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Does Your Perception of Aging Influence Your Well-Being? The SeniorScape™



Our perceptions about aging begin from the time we are young and are influenced throughout our lives through personal experiences, cultural and societal representations.


Numerous studies have found that exposure to age stereotypes affect older adults in a variety of ways.


A 2012 study by B.A. Meisner found that scores on memory tests were lower after older adults were exposed to negative age stereotypes. This was corroborated from earlier studies which found that in cultures where negative stereotypes about older adults were common, as they are in the United States, older adults performed worse when compared with cultures (i.e., China) that represented older adults and aging in a more positive light. (1994 article by Levy and Langer)


As with other beliefs, positive and negative views about aging can also create a self-fulfilling prophecy. Numerous studies have been conducted on this topic. One example from the literature by Sargent-Cox, Anstey, & Luszcz,2014, found that more positive view of aging which includes thinking that older adults can improve or maintain their health as they age, are associated with better health outcomes, fewer illnesses, and grater longevity compared to people who hold more negative beliefs about aging. In addition, as reported in the 2017 article by Menkin, et.al. not only did a person’s perception of aging impact their own health, but it found that those adults with a positive attitude towards aging had better social support and tended to make more new friendships in subsequent years. Studies have also suggested that greater loneliness is associated with a greater likelihood of being physically inactive two to three years later and recent research found that besides loneliness, social isolation is associated with less daily physical activity and a more sedentary lifestyle for older adults.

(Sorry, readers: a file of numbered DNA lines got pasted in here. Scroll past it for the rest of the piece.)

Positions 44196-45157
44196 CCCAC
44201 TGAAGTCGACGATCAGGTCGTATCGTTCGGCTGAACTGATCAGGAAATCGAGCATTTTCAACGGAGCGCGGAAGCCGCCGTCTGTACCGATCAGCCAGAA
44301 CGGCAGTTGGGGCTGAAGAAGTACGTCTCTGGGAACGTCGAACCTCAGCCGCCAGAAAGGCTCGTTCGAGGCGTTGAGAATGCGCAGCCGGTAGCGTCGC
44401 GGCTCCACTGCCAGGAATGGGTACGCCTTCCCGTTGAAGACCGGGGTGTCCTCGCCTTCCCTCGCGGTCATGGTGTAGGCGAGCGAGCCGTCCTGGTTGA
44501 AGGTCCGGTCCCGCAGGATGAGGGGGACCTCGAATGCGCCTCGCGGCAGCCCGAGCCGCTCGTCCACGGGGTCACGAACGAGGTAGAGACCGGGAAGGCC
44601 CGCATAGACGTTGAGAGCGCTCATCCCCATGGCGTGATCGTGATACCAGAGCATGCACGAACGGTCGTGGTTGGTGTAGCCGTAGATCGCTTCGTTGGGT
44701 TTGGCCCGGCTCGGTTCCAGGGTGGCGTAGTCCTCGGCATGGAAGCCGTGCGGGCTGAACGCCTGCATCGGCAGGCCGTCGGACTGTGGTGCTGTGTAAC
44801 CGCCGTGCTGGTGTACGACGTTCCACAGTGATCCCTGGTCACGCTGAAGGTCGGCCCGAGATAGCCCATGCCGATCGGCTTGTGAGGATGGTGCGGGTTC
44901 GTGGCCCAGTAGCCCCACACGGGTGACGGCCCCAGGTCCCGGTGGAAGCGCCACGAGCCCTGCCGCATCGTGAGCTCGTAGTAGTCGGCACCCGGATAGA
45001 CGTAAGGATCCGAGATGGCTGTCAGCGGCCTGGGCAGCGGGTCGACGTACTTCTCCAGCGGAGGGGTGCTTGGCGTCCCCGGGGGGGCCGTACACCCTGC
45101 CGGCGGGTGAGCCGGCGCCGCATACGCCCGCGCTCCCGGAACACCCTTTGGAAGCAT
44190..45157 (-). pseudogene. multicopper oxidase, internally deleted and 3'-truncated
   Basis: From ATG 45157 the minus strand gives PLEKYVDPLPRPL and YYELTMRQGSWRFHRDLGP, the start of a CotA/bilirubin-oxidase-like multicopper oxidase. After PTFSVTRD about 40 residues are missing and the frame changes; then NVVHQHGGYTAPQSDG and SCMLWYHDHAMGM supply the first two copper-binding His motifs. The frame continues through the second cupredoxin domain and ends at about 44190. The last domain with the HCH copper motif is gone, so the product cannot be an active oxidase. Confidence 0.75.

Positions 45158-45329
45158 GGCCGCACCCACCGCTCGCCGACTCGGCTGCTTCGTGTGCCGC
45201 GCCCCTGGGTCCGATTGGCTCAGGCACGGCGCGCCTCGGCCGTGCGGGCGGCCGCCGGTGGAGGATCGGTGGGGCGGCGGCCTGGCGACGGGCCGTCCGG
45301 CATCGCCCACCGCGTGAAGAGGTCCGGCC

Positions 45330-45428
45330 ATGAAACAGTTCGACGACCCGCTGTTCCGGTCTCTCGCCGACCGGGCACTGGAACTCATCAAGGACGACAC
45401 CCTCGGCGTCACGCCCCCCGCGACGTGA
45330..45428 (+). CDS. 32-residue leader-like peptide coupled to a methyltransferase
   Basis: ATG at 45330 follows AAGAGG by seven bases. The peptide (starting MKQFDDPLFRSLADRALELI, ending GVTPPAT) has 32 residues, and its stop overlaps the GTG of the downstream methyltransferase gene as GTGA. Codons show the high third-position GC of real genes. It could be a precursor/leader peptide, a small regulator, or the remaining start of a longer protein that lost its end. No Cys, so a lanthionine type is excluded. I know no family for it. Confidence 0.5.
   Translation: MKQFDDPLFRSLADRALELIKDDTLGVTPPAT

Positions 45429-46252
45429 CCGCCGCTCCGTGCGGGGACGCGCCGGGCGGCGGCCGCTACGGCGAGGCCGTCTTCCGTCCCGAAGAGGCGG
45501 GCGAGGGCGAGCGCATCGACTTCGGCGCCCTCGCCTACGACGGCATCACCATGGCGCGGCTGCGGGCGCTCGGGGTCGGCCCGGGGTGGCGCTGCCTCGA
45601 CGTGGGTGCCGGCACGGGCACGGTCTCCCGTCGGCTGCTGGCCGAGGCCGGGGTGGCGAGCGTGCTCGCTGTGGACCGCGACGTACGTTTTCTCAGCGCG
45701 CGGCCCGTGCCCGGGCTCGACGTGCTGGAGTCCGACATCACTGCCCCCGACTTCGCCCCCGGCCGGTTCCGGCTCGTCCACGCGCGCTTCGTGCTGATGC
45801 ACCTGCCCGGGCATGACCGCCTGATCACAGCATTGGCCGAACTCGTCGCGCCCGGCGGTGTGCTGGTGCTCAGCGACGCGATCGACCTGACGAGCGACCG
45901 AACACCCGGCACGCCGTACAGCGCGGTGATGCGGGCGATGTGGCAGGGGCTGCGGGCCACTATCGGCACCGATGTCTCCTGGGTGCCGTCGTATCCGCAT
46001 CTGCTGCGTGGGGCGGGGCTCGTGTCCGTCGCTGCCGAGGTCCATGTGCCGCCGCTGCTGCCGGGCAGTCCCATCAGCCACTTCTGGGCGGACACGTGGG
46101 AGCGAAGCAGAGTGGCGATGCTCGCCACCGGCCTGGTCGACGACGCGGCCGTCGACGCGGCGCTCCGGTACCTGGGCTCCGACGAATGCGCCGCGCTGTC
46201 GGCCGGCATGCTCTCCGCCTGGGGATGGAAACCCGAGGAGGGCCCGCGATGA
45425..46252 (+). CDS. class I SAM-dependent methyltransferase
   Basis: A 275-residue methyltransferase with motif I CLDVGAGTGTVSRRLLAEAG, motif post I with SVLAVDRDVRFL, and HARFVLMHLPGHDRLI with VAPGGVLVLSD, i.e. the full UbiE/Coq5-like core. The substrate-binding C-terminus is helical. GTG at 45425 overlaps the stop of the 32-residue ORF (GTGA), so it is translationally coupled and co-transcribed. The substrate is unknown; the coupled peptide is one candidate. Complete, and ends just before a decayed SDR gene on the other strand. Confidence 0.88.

Beyond our own perceptions about aging, those who hold negative beliefs about older adults tend to disregard them. Though they may not be aware of their unintentional actions, they may talk around or about older adults as if they are not there. I have heard this complete from many older adults and have witnessed it, especially in health care settings. This is especially common when the older adults have significant cognitive loss. It is a complete misconception to think that a person with cognitive impairment is unaware or does not know what is going on. I’ve had many nursing home residents voice, “they think I don’t know they are talking about me but I do. I wish they would just talk to me like I’m a person.”


People may alter their speech pattern to accommodate an older person who they assume must have hearing loss or cognitive impairment, this is most often seen by reducing speech rate, using simple words and shorter sentences, Once the older adult senses this, it immediately reinforces the negative aging stereotype and has the potential to affect a person’s self-esteem and impact their willingness to socially interact moving forward.